Why did you choose this book?
I would hazard a guess that I chose this for the same reason the 1.1 million people who bought it the first day it was available chose it. Partly because I loved To Kill a Mockingbird, partly to see what the fuss was about, and partly because everyone else was reading it.
What’s it about?
Jean Louise (previously known as Scout) is now 26 and heading back to Maycomb from her apartment in New York City. She is met by Henry, who obviously wants to marry her, and heads home to Atticus and Aunt Alexandra. It’s not really a spoiler for me to share that Jem has died before the book begins, since it is written in the first 20 pages. After discovering Henry and Atticus are involved in some activities she considers racist, Jean Louise confronts the men.
Historical fiction – American Civil Rights era, classics
Other recommended reads?
To Kill a Mockingbird, for obvious reasons.
There has been quite an uproar online about Atticus being a racist. I can see where that is coming from, but let me tell you what I took from the book. I think, even more than racism, this book is about being able to see our parents as humans rather than gods. As children, they seem perfect and only as adults do we realize they make mistakes just like we do. It is also a book about learning to understand that what seems perfect in childhood (the town of Maycomb), is imperfect just like anything and anywhere else. It’s a coming of age story. It is also about racism, but it doesn’t tackle those issues in the clear, bold way that To Kill a Mockingbird does. I need to reread the book to fully understand a lot of the dialogue – it gets very philosophical very fast, and I think without the pressure of wondering how it ends, I’ll be able to absorb it more fully and give a better opinion about the racial message embedded in Lee’s prose. I also need to reread TKAM for a full and accurate impression. I will say that it has been nearly 10 years since I read TKAM and I can tell that the prose in Go Set a Watchman is filled with Lee’s distinctive and beautiful voice.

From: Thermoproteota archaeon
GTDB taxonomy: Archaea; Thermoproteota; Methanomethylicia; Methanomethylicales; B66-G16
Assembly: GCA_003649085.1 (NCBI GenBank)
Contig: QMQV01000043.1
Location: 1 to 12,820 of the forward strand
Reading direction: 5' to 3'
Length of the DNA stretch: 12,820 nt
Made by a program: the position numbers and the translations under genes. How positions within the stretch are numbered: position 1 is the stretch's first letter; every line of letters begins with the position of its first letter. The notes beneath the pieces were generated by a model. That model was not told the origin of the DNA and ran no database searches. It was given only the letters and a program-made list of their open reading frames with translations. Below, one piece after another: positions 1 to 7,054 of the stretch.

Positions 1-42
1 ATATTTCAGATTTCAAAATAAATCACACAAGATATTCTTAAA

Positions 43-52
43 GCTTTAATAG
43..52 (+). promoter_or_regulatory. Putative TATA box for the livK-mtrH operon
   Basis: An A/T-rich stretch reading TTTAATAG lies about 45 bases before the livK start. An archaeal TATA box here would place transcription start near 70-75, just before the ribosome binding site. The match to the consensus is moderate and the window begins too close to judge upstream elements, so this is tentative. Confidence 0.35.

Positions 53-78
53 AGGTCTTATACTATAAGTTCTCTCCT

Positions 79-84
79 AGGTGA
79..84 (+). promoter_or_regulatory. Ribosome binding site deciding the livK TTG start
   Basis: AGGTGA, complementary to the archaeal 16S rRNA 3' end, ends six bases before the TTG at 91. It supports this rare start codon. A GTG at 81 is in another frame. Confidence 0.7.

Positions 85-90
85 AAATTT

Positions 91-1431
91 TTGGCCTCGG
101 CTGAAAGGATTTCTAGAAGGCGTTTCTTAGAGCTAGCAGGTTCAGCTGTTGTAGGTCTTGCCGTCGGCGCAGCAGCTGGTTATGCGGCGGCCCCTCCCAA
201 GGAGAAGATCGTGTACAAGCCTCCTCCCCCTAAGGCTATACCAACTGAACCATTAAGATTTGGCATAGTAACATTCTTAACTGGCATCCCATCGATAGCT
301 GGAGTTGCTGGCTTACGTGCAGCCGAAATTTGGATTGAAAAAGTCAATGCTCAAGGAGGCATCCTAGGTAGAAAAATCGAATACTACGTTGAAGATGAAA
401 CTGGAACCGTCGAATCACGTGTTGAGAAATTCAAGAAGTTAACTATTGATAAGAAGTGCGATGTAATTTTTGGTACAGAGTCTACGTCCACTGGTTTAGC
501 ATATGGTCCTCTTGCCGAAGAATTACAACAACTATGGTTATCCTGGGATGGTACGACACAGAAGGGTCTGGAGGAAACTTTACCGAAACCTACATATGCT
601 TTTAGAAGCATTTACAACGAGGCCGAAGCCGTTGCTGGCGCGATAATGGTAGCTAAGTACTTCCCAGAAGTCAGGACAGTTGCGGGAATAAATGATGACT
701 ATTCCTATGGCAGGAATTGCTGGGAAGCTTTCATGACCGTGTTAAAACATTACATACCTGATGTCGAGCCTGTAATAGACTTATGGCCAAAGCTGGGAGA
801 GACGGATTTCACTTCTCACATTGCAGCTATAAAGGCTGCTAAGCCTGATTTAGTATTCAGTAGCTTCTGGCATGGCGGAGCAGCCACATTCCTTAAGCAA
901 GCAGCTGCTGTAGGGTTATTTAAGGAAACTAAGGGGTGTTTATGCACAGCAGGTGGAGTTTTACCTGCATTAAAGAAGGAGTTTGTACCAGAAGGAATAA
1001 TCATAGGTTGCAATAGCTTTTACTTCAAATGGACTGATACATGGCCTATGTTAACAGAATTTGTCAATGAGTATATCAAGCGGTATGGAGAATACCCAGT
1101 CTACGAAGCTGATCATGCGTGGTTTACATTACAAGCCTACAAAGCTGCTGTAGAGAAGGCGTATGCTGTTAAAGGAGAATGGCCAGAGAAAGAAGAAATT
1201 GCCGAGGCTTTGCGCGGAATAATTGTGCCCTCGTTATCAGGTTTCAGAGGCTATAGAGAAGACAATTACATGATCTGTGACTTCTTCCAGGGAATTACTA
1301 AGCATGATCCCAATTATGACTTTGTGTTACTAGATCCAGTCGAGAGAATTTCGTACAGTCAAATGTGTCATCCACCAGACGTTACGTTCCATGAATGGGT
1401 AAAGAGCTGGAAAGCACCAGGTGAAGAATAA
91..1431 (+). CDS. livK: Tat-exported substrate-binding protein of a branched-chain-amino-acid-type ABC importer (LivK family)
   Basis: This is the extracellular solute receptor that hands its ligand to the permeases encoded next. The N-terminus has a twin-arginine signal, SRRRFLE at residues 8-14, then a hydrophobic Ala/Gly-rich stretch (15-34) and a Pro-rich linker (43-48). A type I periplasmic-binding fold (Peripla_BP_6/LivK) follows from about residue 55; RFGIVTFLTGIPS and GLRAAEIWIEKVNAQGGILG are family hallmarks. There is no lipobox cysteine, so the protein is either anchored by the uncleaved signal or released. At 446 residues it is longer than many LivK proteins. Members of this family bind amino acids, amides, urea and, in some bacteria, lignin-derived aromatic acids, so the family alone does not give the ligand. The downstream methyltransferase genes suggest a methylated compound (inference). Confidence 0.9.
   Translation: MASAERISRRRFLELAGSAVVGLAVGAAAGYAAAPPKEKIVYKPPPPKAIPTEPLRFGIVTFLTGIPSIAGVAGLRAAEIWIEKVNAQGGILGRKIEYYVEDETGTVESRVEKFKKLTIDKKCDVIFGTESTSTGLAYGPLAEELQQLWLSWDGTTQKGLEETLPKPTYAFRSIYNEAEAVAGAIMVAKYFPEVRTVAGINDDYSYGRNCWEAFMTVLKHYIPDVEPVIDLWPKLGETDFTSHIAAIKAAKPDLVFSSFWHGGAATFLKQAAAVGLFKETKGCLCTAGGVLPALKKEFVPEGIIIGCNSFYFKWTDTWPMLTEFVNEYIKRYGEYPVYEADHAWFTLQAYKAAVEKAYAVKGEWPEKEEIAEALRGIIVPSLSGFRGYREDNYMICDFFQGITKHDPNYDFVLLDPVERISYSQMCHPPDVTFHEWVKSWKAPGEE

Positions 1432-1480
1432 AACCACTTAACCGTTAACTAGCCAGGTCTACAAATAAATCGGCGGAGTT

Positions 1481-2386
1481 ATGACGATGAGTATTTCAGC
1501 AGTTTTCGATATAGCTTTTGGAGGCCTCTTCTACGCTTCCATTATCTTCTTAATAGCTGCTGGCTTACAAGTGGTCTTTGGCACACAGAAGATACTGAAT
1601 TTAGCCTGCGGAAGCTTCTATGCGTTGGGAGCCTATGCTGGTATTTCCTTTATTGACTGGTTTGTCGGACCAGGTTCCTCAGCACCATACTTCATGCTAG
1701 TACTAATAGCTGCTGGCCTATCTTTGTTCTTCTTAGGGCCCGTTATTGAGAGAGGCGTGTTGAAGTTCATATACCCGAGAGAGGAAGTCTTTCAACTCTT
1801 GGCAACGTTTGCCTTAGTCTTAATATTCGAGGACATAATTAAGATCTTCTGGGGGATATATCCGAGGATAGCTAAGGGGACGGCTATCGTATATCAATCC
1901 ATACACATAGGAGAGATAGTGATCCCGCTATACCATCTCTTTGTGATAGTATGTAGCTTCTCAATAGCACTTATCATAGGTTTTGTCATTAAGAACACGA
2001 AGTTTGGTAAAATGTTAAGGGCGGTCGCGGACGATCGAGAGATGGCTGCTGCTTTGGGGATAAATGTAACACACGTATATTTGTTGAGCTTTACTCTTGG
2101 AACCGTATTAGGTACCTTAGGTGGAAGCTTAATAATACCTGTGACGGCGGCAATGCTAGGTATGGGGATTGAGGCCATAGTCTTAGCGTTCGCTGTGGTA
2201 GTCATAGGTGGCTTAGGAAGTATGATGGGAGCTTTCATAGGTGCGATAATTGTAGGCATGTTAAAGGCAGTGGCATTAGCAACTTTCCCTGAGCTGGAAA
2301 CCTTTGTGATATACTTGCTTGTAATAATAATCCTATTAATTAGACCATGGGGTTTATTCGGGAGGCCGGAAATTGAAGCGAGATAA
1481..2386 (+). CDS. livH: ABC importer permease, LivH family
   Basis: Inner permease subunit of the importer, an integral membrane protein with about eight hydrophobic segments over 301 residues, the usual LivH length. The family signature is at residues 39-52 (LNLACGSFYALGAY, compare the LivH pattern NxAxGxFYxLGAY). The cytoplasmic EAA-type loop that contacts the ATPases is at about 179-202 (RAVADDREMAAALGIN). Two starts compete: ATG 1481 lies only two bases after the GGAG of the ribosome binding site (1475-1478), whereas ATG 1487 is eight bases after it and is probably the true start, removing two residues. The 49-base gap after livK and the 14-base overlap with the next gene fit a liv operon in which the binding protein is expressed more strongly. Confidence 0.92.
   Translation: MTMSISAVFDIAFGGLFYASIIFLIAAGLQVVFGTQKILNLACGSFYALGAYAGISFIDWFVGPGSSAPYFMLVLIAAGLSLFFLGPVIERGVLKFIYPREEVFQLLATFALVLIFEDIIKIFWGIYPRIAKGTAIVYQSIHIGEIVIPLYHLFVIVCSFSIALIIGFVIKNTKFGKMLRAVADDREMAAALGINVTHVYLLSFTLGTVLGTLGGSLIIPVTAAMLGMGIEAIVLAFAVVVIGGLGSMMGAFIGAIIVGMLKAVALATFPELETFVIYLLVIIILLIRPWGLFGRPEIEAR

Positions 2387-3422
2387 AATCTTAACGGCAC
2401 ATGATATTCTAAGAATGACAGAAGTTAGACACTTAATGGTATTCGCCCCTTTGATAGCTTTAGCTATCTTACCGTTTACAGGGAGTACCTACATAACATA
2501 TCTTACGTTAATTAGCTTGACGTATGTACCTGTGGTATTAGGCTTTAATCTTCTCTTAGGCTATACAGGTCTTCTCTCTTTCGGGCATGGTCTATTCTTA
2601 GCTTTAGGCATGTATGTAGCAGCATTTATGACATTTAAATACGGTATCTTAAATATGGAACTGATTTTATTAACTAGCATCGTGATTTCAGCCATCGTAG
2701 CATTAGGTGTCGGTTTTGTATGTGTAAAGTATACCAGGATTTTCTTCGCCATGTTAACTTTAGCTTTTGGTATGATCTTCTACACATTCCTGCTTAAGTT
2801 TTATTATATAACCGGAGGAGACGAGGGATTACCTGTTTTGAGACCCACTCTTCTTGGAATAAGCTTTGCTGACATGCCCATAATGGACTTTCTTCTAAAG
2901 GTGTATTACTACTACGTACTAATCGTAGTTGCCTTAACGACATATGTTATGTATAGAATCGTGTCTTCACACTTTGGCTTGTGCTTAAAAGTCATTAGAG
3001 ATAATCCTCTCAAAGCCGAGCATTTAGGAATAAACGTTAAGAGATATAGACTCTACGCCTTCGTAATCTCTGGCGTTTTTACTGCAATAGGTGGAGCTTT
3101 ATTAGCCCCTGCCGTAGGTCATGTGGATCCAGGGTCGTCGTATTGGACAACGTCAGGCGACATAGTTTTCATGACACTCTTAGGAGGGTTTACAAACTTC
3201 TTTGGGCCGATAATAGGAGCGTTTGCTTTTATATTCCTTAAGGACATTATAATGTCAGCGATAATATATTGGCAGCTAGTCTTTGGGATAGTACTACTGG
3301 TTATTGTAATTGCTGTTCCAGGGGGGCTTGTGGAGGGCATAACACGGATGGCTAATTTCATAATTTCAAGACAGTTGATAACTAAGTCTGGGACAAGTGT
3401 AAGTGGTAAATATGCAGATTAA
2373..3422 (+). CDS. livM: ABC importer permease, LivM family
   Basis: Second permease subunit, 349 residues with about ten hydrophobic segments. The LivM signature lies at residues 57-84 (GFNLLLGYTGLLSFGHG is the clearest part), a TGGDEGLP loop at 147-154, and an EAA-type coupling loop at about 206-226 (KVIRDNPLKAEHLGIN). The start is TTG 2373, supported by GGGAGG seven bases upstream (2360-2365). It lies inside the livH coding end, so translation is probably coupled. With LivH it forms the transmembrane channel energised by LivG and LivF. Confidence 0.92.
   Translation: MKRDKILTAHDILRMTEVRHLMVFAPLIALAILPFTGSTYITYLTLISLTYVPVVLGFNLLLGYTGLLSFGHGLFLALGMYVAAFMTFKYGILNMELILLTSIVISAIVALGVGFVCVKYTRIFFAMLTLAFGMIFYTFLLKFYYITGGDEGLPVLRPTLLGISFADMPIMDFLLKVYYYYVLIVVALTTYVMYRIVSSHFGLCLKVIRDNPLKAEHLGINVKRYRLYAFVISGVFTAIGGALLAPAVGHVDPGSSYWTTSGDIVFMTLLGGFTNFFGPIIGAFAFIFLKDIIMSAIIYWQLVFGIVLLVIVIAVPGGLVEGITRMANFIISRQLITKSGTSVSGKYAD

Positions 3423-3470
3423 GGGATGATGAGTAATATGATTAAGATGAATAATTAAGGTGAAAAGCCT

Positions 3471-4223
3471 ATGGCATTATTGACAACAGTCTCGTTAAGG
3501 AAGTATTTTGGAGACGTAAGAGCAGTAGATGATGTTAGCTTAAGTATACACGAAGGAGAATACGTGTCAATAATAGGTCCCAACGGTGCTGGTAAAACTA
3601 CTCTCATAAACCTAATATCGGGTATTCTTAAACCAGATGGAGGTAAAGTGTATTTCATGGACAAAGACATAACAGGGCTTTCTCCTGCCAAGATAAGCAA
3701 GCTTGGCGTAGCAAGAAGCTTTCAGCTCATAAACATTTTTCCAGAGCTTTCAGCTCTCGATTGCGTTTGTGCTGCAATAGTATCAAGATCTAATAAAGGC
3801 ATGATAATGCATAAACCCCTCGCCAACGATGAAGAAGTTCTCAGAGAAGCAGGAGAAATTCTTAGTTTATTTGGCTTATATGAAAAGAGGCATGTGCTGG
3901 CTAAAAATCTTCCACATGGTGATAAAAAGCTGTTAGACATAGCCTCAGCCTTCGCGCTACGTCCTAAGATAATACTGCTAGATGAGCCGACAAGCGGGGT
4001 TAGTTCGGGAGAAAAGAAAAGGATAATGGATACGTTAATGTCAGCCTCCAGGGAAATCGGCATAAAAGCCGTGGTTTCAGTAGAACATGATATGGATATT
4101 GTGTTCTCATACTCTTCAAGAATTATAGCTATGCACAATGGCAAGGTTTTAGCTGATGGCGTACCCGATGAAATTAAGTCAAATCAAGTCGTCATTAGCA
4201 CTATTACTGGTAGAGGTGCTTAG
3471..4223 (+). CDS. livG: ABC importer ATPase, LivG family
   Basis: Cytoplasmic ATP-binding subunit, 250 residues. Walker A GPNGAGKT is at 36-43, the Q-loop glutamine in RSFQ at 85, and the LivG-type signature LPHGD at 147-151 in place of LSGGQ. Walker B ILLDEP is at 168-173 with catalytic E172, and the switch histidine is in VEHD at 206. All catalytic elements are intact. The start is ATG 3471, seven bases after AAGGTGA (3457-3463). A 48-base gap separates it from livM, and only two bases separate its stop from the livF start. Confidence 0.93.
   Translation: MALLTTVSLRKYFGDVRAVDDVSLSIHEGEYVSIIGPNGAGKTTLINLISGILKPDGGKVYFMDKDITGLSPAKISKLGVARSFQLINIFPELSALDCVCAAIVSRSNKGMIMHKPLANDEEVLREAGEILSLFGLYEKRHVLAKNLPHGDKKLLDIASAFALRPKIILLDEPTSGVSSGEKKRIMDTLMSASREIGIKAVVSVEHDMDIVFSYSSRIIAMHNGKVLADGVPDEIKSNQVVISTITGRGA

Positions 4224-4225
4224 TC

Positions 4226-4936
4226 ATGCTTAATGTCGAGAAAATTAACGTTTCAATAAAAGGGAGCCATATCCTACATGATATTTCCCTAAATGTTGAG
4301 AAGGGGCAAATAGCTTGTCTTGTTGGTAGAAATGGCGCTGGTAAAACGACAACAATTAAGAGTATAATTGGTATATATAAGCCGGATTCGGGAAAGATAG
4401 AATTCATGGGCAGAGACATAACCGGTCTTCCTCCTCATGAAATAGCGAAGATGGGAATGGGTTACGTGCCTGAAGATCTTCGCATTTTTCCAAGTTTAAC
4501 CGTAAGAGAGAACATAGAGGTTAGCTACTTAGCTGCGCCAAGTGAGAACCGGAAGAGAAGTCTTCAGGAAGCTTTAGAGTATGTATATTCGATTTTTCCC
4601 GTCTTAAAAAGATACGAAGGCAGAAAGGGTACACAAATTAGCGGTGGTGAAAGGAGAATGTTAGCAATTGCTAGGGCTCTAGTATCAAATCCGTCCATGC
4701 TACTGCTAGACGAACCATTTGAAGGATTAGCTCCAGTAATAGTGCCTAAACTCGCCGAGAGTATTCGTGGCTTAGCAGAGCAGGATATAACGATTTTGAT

Bonus section – my favorite dialogue
“—everybody knows the NAACP’s dedicated to the overthrow of the South…”
Conceived in mistrust, and dedicated to the proposition that all men are created evil.
“—they make no bones about saying they want to do away with the Negro race, and they will in four generations, Bill says, if they start with this one…”
I hope the world will little note nor long remember what you are saying here.
“—and anybody who thinks different’s either a Communist or might as well be one. Passive resistance, my hind foot…”
When in the course of human events it becomes necessary for one people to dissolve the political bands which have connected them with another they are Communists.
This is my favorite section of the book because the way that Lee writes Jean Louise’s thoughts as paraphrases of important documents in American history (the Gettysburg Address and the Declaration of Independence) is a clever and meaningful word play of which I can’t get enough.
5 to 1 by Holly Bodger